Will photography go away? Nope. Never. In fact its bigger now than it has ever been in the past.

Yet today’s technology has made “old time” photographers obsolete.

Which means as an industry, we have to find new ways to structure the business and move into a new direction. Seth Godin explains it best; it’s worth the watch. Then use these six steps to help you create your own movement.

Find a group that’s disconnected

This is the easy part. Photography doesn’t exist like it used to. You’ve figured that one out, right? Now its time to look at it in a whole new way. What can you do differently? What can you do to reach out to people that still love photography, yet want something in an entirely new way?

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Will Photography Be One Of The 2 Billion Jobs Disappearing By 2030?

Will Photography Be One Of The 2 Billion Jobs Disappearing By 2030?

What if someone told you the job you were in today, or the job you were truly interested in training for right now, would disappear in your lifetime? Would that stop you from pursuing it?

That was the question that jumped out at me when I read a recent title, 2 Billion Jobs to Disappear by 2030.

Think about that for a moment. 2 billion jobs to disappear in 20 years. Considering there are 7 billion people on the planet, and many of them do not hold a “job”, what that is basically saying is 50 percent of all the jobs held today will disappear in less than 20 years. And I don’t doubt it one bit.

 

 

At a recent seminar I attended to help my daughter decide on direction at college, the speaker asked parents how many people held jobs today that weren’t in existence at the time they attended college. I held up my hand, along with around 10 percent of the audience.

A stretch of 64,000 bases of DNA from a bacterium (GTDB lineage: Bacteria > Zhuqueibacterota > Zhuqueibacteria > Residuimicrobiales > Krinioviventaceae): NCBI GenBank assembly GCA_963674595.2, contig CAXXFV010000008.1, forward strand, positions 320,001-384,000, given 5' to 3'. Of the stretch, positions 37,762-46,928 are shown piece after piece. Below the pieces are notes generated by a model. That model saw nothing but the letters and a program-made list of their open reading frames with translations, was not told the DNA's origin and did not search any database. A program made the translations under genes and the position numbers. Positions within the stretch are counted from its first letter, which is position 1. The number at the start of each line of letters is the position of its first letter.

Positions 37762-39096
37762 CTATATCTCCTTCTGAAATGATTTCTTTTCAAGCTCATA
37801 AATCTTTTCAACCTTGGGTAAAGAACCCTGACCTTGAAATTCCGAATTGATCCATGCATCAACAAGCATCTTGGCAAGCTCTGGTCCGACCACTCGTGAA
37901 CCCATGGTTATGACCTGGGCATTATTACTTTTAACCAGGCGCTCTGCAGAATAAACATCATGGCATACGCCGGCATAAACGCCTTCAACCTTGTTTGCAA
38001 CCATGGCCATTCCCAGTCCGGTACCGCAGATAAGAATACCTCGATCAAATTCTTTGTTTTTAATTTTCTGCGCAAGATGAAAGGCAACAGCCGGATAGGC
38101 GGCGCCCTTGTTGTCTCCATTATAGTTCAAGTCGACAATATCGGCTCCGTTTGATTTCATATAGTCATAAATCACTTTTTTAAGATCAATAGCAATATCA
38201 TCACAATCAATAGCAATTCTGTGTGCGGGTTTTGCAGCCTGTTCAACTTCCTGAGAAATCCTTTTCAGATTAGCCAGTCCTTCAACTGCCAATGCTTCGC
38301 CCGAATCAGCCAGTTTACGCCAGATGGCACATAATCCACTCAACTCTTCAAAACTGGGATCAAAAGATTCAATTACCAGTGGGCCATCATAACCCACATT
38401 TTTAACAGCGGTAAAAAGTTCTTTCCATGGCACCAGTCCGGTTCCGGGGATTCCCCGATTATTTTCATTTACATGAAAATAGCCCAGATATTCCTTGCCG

Will that be even more of a trend in the future? Only time will tell. But with the rapid way our technology is changing, its easy to see how that can be the case.

As I read through the article, one thing became apparent.

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You Mean I Can’t Use An Image From Google Images?

You Mean I Can’t Use An Image From Google Images?

A friend called in a panic last week.

“I just received a notice from a lawyer stating I used an image of their clients on my website. It was copyrighted, therefore I owe $750 and must take the image of my site. If I don’t pay, they will continue pressing charges. Is this for real? I found it on Google Images, can’t I use those images?”

Yep, the world of photography is in chaos at the moment.

So we explained copyright laws and how the only images you can use online are images created by you, or images falling under creative commons or royalty free images.

Still the conversation persisted.

“So there’s a difference? If I look through Google Images, how do I know if I can use it or not?”

“You can’t use Google Images. Google indexes all images placed on every site in existence. Some are copyrighted, some aren’t. But you can’t use them. You can purchase images from a royalty free site like iStockPhoto.com. Or you can create the images yourself.”

Yep, for good or bad, the Internet and Google have changed everything. With a goal of indexing virtually everything in existence – from photographs to books and public domain information – Google now has become the average person’s best friend.

If you have a question, Google it.

If you have a problem, Google it.

If you need an image, Google it.